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Did Constantine Outlaw the Pagan Religions?

In today’s mailbag I deal with an interesting question about when, exactly, Christianity became the state religion of Rome and the traditional pagan religions were outlawed.   Was it during the reign of Constantine (as is popularly imagined?)?  Later?   At the end of the fourth century?   Here’s the question.

 

QUESTION:

I was listening to The Great Courses lectures on Early Middle Ages by professor Philip Daileader and he mentions that Christianity was made the official state religion of the Roman Empire and that pagan rituals and practices HAD been made illegal BEFORE the reign of Julian the Apostate and that Theodosius only made it illegal AGAIN to practice paganism in 391-392 !?! I always thought (and taught…) that Christianity became the state religion and that paganism was outlawed in 392 for the first time. Since you have been working on this period recently, I would love to know your stand on that matter

 

RESPONSE:

I need to say at the outset that I have not listened to this course by Prof. Daileader and so can not vouch for this summary of what he says in it.  So I will not be addressing the question of whether *he* is right (since I’m not sure exactly what he said) but whether this summary is right.  In my view it is wrong.

I *suspect* (but do not know) that Prof. Daileader (assuming he did make this argument) means that pagan religion was outlawed already during the reign of Constantine.  I think that is almost certainly incorrect.  Here is what I say about the matter in my book The Triumph of Christianity.

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In contrast to those scholars who have argued that if Constantine were a “real” Christian, he would have been even more avid, some modern experts have argued that Constantine was so thoroughly committed to the Christian cause that his ultimate goal was to convert the entire Empire. That is almost certainly not the case, however.  Even if he himself was firmly committed to the Christian God, Constantine had imperial reasons for not forcing the issue or compelling his subjects.  He had seen well enough what would come of coercion.  He had lived through the Great Persecution, observing it up close as a member of the courts of both Diocletian and Galerius.  It did not work.   Constantine obviously was heavy-handed when he felt a need to be, as with the bishops at Nicaea.  He was not, however, inclined to compel the religious preferences, or even practices, of his predominantly pagan empire.

In the next chapter we will see that some of Constantine’s successors did not share his commitment to tolerance:  by the end of the fourth century serious legislation issued from the imperial throne banning pagan practices altogether on pain of severe judicial penalty.  One particularly thorny historical question involves Constantine’s tolerance of traditional cultic practices, or his lack of it.   Did he try to shut down pagan religious activities by criminalizing animal sacrifice? There is no doubt about his personal views.  He despised animal sacrifice: the blood, the gore, the stench, and, in fact, the entire practice.  He repeatedly said so.  The historical issue is whether this is one instance in which he forced his views on all others by disallowing sacrifice throughout his empire.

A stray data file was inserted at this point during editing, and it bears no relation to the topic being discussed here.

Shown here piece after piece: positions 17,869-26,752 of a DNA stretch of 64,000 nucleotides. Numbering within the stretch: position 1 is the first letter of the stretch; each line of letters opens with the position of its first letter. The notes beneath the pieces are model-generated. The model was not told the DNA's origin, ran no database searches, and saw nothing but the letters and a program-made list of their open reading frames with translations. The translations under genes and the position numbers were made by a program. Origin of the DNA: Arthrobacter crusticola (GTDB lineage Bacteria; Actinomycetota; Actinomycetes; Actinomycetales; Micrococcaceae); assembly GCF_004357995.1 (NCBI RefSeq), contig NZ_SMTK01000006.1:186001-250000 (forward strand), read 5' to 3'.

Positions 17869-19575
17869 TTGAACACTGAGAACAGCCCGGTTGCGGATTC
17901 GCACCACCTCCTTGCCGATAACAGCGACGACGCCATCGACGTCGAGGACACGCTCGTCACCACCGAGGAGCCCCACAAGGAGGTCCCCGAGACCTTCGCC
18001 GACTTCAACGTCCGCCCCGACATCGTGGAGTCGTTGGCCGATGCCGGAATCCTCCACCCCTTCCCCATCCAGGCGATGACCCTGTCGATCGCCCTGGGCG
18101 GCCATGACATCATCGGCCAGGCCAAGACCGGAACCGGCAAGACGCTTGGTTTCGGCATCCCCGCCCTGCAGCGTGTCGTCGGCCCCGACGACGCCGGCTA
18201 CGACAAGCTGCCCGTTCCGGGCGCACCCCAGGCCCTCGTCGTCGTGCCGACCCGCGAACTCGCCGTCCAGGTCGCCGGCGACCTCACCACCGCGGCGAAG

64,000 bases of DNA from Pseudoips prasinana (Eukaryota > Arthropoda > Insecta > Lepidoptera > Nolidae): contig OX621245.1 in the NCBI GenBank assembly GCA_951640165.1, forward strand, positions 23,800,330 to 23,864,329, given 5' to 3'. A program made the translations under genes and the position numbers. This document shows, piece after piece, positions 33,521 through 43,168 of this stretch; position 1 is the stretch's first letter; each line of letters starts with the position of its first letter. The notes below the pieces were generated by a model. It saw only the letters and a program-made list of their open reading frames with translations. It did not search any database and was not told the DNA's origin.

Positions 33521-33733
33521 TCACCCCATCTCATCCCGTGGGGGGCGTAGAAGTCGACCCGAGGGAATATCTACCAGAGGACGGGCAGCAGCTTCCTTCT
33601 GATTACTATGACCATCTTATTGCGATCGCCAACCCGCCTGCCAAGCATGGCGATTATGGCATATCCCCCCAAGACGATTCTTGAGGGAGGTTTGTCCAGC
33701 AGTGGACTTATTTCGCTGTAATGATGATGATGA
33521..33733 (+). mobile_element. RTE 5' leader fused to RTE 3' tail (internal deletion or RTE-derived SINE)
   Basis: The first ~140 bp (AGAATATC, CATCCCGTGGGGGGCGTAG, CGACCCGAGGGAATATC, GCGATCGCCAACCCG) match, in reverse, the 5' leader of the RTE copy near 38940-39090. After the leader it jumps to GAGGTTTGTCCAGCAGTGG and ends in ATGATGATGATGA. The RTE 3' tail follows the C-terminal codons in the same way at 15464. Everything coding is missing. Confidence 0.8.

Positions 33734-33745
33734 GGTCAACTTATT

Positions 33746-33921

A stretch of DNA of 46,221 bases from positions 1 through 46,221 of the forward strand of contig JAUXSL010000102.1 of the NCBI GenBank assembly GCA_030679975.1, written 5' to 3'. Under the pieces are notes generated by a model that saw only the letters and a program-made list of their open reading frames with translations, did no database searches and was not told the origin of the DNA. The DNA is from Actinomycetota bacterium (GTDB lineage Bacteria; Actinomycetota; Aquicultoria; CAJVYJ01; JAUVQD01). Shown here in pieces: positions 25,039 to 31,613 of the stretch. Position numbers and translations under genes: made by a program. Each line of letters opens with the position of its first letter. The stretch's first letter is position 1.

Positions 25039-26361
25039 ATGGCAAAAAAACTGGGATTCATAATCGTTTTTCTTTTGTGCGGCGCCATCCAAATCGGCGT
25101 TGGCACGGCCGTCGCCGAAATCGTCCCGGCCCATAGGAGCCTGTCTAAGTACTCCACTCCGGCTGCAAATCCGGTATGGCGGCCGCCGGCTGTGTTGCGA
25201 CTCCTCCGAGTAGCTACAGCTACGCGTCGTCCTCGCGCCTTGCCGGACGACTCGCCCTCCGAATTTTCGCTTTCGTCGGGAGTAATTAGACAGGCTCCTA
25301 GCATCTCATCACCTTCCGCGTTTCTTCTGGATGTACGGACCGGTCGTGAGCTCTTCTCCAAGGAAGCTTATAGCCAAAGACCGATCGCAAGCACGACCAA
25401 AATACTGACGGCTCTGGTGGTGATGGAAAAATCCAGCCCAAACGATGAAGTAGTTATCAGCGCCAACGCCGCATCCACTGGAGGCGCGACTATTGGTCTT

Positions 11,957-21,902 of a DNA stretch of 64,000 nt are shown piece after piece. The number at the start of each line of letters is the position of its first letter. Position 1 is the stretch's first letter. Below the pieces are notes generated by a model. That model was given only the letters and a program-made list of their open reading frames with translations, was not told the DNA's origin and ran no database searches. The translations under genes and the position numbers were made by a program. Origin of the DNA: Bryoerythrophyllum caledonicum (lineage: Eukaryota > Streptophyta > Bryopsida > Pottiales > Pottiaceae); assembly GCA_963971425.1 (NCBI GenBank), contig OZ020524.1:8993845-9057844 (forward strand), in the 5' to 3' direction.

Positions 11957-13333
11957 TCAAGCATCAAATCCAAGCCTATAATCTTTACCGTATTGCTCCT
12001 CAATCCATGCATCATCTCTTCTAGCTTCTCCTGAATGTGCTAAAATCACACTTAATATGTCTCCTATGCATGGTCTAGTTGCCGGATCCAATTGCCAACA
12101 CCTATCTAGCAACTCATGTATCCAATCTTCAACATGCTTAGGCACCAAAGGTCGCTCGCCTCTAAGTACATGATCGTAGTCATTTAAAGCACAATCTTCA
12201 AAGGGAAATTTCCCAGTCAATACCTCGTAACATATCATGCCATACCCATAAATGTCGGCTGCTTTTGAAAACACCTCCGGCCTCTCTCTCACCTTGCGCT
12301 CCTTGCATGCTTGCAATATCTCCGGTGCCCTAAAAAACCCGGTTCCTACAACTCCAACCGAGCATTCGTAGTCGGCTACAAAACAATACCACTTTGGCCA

Some prominent experts have claimed …

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The Beginning of the End of Paganism
Why Should Faith and the Afterlife Matter? Readers’ Mailbag April 15, 2018

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Comments

  1. epicurus
    epicurus  April 29, 2018

    I own that course by professor Daileader and while it’s been a few years since I listened to it or read the guide book, I don’t recall him saying that. It would be helpful if the person making the claim could provide the lecture number and time mark in the lecture where this occurs.

  2. Avatar
    godspell  April 29, 2018

    This seems comparable with the attitude taken by Elizabeth I of England, who as a devout Protestant, was subject to constant threat of assassination by Catholic extremists, and the threat of holy war from Catholic monarchs–Catholics being a very large percentage of her subjects, though not in the majority by the time of her death. She certainly was in a better position to try and stamp out Catholicism than Constantine was to try and stamp out paganism.

    Her response was not to ban their practices, or to order persecution, but to urge mutual toleration. Her own religious beliefs were, to some extent, midway between the extremes of Protestantism and Catholicism (one reason why modern Anglican/Episcopalian practices so resemble those of Catholics, in spite of large doctrinal differences).